Frisco residents question city's support for low-income housing



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Posted on February 17, 2010 at 8:06 PM

Updated Wednesday, Feb 17 at 10:16 PM

FRISCO — There were some tense moments at Tuesday night's Frisco City Council meeting. At issue: Section 8 housing.

Council members voted 4-1 to support two new affordable housing projects: One to be built along Stonebrook Parkway at Crestline Circle; the other at Sunset Drive and McKinney Road.

They would be the city's first concentrated areas of low-income housing.

A watchdog group — Frisco Citizens Opposed to Unreasonable Development — has been formed to police each step of the proposal.

"I don't know of any improvements any Section 8 housing has ever brought to any city, so I'm extremely discouraged in that regard," said one woman who addressed Council members Tuesday in opposition to the plan.

The City Council meeting was heated, with two hours of complaints from homeowners. Only two people spoke in favor of the housing plan — both were developers.

"I really don't want to see the neighborhood start getting depressed," another woman told the Council. "We're already depressed in the neighborhood just knowing about it."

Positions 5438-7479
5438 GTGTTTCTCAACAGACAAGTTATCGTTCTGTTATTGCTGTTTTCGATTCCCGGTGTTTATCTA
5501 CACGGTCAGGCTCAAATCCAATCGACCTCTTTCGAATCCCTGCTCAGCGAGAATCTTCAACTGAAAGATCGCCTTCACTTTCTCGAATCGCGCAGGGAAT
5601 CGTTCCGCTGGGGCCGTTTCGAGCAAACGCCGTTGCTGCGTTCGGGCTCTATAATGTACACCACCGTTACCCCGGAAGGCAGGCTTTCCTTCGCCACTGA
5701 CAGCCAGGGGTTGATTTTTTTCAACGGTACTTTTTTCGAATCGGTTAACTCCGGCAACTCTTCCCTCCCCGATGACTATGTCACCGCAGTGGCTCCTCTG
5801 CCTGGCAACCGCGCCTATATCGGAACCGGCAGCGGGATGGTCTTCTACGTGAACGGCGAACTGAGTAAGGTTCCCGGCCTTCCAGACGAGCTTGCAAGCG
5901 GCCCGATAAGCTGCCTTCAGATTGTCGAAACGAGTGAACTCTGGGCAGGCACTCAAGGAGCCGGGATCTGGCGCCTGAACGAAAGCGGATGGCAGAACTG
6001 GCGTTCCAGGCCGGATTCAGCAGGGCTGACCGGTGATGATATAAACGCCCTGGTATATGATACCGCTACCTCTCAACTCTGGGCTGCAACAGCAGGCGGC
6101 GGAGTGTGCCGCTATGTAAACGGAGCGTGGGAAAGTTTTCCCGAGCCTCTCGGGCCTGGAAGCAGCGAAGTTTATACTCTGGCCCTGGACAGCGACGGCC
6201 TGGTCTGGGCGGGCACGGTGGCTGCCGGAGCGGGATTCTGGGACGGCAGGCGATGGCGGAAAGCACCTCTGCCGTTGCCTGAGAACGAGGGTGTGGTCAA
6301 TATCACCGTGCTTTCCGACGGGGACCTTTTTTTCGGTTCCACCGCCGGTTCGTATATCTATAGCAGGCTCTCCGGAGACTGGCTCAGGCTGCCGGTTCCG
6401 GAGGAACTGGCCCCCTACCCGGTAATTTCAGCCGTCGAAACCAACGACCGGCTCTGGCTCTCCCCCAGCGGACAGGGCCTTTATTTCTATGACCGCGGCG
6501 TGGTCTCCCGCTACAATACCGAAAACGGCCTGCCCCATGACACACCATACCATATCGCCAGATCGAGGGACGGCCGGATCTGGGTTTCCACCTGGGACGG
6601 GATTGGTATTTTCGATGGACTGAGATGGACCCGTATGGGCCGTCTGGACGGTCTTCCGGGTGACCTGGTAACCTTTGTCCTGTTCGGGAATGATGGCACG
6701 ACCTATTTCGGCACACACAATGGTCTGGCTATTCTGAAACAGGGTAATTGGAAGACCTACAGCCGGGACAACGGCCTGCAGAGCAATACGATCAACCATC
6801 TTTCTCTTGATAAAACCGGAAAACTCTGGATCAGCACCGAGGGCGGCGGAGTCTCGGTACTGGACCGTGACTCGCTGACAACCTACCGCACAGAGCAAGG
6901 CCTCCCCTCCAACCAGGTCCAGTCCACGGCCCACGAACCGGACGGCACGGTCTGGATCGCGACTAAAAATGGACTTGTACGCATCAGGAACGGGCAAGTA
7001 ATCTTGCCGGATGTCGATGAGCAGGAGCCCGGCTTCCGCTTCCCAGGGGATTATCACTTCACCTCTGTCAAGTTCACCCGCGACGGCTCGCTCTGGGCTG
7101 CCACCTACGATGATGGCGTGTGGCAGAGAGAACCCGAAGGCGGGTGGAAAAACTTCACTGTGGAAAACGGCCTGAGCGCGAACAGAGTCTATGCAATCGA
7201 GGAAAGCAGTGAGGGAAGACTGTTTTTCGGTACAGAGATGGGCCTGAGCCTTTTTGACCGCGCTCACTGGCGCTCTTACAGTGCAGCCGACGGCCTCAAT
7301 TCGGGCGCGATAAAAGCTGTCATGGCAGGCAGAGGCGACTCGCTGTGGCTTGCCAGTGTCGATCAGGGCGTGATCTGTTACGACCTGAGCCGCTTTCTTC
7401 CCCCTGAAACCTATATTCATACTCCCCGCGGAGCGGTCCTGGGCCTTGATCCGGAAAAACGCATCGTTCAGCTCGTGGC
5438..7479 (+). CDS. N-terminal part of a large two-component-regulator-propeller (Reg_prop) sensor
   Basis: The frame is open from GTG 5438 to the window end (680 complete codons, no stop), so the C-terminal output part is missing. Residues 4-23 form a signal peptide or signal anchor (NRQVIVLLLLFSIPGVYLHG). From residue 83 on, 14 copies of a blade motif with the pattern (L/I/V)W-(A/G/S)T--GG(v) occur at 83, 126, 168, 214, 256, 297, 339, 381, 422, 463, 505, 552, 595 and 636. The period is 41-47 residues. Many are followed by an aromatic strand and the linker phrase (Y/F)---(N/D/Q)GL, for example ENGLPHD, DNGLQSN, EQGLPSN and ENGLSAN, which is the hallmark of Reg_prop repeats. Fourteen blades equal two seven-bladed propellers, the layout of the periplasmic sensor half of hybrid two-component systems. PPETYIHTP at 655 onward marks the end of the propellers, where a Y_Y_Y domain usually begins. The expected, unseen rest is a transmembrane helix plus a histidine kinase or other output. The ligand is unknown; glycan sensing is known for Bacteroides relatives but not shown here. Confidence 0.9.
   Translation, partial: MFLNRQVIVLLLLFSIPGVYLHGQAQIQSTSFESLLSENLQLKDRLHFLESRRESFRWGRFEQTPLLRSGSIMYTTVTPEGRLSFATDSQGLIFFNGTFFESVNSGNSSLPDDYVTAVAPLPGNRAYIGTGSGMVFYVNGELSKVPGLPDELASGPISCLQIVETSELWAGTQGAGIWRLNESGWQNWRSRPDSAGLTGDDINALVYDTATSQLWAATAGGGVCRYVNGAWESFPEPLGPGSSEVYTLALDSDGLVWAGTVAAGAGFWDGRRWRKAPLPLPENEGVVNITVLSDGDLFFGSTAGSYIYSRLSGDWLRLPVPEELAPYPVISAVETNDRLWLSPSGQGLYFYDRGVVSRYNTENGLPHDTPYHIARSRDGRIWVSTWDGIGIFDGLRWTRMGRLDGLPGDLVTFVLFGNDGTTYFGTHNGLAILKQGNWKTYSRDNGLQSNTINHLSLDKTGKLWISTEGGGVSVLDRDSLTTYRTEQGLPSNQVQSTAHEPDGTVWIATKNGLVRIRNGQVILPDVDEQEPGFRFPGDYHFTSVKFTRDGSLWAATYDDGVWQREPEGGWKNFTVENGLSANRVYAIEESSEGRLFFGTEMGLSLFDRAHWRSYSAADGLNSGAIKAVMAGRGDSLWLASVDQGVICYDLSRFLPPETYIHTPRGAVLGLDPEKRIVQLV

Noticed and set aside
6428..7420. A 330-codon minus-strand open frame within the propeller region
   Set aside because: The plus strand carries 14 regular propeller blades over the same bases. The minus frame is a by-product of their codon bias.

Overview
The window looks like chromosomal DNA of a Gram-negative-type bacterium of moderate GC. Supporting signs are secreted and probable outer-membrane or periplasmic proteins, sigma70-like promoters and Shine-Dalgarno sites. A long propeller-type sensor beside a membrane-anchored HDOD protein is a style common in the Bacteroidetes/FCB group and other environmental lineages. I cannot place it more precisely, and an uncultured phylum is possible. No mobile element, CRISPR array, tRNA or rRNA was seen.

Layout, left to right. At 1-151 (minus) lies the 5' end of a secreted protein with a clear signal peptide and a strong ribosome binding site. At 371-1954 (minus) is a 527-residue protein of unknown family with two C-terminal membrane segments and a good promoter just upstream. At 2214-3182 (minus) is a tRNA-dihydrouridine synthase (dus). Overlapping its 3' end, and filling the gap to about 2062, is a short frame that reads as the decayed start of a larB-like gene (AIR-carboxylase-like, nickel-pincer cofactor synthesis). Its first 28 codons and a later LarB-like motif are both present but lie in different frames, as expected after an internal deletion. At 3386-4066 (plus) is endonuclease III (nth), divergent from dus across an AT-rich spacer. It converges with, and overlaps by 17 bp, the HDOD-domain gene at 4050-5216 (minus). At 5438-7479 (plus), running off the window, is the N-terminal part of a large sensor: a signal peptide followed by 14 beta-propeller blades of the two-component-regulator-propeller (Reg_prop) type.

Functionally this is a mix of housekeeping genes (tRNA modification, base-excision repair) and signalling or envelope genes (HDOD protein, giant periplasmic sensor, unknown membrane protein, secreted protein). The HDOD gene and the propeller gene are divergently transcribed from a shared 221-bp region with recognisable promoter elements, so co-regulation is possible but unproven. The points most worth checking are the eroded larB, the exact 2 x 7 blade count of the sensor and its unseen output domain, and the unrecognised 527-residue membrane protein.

News 8 checked with neighboring Plano and McKinney housing authorities; both report that since adding Section 8 housing in their cities, they haven't seen increases in crime.

Yet both cities admit that statistic can be hard to track, considering that Section 8 homeowners only get vouchers from the city, and then chose where to live, meaning that subsidized housing is spread out around the cities.

But if Frisco moves forward with the Inclusive Communities Project, or ICP, low-income residents would be more concentrated in isolated areas.

"If Frisco had not negotiated the agreement with ICP, then the likely outcome would have been a federal lawsuit filed against Frisco by ICP, as it did against both McKinney and Flower Mound," said Frisco City Manager George Purefoy.

"We are letting the threat of a lawsuit — somebody that's not elected — determine what happens in the City of Frisco," said a resident addressing the Council Tuesday night. "I don't mind paying more taxes to fight something like this."